IV. QUALIFIED IMMUNITY STANDARD

 Qualified immunity shields police officers from suit for damages if their actions are reasonable "in light of clearly established law and the information the [arresting] officers possessed." Hunter v. Bryant, 502 U.S. 224, 227, 112 S. Ct. 534, 536, 116 L. Ed. 2d 589 (1991) (quoting Anderson v. Creighton, 483 U.S. 635, 641, 107 S. Ct. 3034, 3040, 97 L. Ed. 2d 523 (1987)). Neither party disputes that the constitutional right not to be arrested without probable cause was well established at the time of Taylor's arrest. *fn2" Taylor must therefore demonstrate the second prong of qualified immunity: that no reasonable officer knowing the specific facts available to Paladines at the time of her arrest would have concluded that probable cause did exist.

 Ample room for mistaken police judgment is provided under qualified immunity by protecting "all but the plainly incompetent or those who knowingly violate the law." Hunter, 502 U.S. at 228. A policy to provide broad discretion and to permit reasonable error has been adopted in order that police officers are not unduly constrained by fear of being sued. Davis v. Scherer, 468 U.S. 183, 196, 104 S. Ct. 3012, 3020, 82 L. Ed. 2d 139 (1984). Police officers are entitled to qualified immunity when their decisions are reasonable, even if they are mistaken. Hunter, 502 U.S. at 229. Whether Paladines is entitled to qualified immunity is a question of law for the trial court. Maltby v. Winston, 36 F.3d 548, 554 (7th Cir. 1994).

 We therefore turn to the issue before us. Was Detective Paladines presented with a situation in which no reasonable officer could have believed that he had probable cause to arrest Taylor? The Court holds that Detective Paladines is entitled to summary judgment on the defense of qualified immunity because a reasonable police officer could have concluded that probable cause existed to arrest Taylor.

 As of the date of Taylor's arrest, Paladines was aware of a number of facts. Paladines knew that a robbery had been committed. He knew the make, model, and license number of the getaway car. He knew that the owner of the car was a female who could not be located. Paladines knew that the getaway car probably was used to transport the African-American female who negotiated the stolen check to purchase electronics in Evanston on the same day as the robbery. He knew the getaway car had received a number of parking tickets in the vicinity of the 1700 block of Kimball both before and after the robbery. He knew that both the car and its driver on May 19, Taylor, were connected to the 1700 block of Kimball.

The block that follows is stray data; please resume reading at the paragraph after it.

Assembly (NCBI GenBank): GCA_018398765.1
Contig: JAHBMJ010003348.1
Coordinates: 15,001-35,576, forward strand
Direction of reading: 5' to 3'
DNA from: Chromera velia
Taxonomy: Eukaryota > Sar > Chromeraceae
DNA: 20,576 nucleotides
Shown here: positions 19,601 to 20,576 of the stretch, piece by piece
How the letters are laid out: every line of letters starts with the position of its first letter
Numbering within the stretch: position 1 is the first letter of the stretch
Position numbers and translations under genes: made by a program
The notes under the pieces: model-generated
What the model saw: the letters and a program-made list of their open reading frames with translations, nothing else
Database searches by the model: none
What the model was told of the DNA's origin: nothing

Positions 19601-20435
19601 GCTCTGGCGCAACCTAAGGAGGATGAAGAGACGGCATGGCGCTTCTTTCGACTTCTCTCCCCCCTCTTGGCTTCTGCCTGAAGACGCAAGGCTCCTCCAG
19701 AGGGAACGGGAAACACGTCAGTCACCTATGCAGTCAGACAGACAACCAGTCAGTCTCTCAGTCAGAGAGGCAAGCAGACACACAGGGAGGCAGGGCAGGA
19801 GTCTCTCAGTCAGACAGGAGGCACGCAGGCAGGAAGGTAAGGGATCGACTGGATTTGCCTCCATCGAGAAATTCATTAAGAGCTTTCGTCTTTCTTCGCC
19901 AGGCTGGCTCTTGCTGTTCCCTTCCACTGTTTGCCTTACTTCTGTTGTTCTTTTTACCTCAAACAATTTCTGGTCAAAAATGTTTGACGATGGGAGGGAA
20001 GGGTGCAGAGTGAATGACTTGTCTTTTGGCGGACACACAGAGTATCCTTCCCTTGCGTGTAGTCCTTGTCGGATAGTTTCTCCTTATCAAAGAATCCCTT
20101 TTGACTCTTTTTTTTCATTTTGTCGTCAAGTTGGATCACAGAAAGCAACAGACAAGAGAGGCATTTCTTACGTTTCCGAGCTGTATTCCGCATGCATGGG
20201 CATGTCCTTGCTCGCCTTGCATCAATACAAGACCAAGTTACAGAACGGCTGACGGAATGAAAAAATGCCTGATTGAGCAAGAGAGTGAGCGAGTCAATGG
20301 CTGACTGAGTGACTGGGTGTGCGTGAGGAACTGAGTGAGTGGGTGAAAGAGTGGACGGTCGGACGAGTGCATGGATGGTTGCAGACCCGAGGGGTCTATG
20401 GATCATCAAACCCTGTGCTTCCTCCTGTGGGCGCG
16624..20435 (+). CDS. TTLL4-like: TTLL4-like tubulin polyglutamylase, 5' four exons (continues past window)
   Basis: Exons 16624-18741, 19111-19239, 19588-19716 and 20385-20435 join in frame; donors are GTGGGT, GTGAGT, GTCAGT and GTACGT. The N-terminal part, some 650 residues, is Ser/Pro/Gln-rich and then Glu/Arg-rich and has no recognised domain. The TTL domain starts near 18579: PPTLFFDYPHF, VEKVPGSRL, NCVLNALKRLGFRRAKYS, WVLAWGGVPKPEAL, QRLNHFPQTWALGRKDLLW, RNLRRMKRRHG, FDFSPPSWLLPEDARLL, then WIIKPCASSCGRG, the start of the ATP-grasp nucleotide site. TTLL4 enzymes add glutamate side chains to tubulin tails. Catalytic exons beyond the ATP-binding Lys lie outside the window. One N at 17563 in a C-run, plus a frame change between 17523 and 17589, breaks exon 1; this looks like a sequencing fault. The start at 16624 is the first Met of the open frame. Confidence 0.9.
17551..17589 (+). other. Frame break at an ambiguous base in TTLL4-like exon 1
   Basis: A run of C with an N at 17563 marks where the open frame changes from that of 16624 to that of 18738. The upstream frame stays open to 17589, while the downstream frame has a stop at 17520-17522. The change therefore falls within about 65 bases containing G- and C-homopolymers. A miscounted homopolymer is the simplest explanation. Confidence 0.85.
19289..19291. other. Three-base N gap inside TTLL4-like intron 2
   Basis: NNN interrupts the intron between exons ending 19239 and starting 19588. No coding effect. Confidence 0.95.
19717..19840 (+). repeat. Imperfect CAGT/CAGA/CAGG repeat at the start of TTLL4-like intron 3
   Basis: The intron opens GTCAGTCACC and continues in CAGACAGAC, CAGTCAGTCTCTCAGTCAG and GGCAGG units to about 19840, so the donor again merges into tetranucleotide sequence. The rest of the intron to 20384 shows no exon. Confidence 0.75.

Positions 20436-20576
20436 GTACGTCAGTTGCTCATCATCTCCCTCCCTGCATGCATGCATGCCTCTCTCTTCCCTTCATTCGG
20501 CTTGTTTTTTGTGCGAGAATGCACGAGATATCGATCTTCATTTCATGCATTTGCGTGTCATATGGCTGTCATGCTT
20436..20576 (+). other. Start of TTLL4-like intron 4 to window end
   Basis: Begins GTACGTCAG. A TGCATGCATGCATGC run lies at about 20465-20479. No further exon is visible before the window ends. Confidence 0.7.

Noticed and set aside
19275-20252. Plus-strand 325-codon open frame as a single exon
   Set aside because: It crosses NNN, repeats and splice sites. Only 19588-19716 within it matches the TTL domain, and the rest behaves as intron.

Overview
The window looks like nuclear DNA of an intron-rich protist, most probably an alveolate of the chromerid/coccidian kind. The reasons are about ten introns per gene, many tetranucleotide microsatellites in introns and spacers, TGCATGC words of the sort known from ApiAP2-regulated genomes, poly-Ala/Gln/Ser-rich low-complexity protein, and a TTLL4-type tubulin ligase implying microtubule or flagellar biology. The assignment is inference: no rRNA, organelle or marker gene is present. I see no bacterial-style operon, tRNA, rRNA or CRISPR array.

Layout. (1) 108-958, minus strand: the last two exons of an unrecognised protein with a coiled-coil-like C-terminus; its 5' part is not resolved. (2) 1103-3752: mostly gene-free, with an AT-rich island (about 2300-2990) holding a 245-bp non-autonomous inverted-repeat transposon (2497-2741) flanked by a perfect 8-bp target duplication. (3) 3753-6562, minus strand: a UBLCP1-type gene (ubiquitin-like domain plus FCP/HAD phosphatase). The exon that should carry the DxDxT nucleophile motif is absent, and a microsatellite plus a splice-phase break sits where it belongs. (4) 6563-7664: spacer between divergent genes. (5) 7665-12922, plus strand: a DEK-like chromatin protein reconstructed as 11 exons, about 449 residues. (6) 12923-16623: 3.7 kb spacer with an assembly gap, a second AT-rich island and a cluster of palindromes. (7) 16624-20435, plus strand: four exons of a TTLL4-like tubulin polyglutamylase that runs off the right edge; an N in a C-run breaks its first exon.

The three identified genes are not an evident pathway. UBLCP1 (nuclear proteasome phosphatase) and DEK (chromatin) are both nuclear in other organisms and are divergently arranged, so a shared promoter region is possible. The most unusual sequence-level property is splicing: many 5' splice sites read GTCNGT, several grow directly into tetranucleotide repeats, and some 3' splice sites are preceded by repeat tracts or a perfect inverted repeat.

On the morning of May 19, 1995, Paladines stopped Taylor in the Buick as she drove away. Taylor's explanation that she had borrowed the car but did not know where or how to reach the owner merely created further suspicion. How could she have borrowed a car that morning and yet, not know where the owner lived or how to contact her?

 Paladines faced a discretionary decision of whether to arrest Taylor or let her drive away in the Buick. Was it reasonable to conclude that Taylor, who was driving the car used to flee a robbery and to possibly pass a stolen check, and who now appeared evasive to Paladines' questions, might be the person who passed the stolen check at Silo? Absolutely. Even if Paladines was mistaken in the belief that he had probable cause to arrest Taylor, was his mistake reasonable, or was it a willful violation of the law or the act of an incompetent? Because this Court finds that Paladines acted reasonably, he is entitled to summary judgment based upon the affirmative defense of qualified immunity. Because there is a reasonable basis to conclude that probable cause existed, this case should not be permitted to go to trial. Eversole v. Steele, 59 F.3d 710, 717 (7th Cir. 1995).

 CONCLUSION

 For all of the foregoing reasons, Paladines' motion for summary judgment on the defense of qualified immunity is GRANTED. Plaintiff's First Amended Complaint is dismissed with prejudice and costs of suit are awarded to defendants.

 MORTON DENLOW

 United States Magistrate Judge

 DATE: October 28, 1997